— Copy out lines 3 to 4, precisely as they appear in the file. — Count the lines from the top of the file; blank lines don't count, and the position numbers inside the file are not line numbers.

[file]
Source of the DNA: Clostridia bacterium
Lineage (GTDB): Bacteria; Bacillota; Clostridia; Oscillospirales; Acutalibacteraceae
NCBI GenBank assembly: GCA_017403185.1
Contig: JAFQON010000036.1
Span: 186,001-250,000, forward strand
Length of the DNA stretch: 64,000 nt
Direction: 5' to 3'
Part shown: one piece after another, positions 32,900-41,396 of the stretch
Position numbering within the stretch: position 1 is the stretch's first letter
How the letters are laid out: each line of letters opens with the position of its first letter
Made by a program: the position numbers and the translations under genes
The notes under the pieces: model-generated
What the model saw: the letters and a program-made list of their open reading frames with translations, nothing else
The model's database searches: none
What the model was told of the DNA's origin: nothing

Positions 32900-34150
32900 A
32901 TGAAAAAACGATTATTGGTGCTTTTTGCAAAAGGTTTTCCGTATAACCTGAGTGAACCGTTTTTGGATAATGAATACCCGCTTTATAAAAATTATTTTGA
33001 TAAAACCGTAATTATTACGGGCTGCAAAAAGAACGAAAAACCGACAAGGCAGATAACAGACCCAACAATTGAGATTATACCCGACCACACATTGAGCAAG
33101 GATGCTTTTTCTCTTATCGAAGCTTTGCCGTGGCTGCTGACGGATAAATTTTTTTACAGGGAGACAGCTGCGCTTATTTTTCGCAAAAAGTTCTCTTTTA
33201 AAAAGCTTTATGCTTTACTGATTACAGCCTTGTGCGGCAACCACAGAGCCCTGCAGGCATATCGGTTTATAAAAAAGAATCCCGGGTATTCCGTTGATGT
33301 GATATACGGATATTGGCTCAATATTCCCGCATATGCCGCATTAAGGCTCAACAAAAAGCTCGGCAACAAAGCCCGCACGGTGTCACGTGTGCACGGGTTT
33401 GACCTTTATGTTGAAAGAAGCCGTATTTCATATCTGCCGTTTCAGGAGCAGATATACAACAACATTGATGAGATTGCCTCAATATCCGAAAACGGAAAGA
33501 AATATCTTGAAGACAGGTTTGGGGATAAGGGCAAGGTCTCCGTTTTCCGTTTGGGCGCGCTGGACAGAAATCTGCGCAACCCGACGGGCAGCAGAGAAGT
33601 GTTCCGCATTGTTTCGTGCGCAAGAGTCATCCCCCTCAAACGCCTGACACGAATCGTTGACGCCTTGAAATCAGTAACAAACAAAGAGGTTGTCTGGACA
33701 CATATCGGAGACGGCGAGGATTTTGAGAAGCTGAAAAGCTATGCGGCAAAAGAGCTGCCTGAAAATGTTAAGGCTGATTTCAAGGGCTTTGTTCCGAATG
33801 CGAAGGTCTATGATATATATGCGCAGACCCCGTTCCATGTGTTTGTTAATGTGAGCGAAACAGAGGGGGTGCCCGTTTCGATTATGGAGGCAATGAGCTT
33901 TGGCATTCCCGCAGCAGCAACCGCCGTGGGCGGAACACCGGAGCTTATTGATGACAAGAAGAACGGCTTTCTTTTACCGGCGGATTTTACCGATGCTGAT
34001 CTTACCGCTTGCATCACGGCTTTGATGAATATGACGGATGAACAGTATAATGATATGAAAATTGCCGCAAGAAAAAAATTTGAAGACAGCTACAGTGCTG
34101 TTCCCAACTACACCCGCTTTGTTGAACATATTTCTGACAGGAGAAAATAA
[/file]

NCBI GenBank assembly: GCA_017403185.1
Contig: JAFQON010000036.1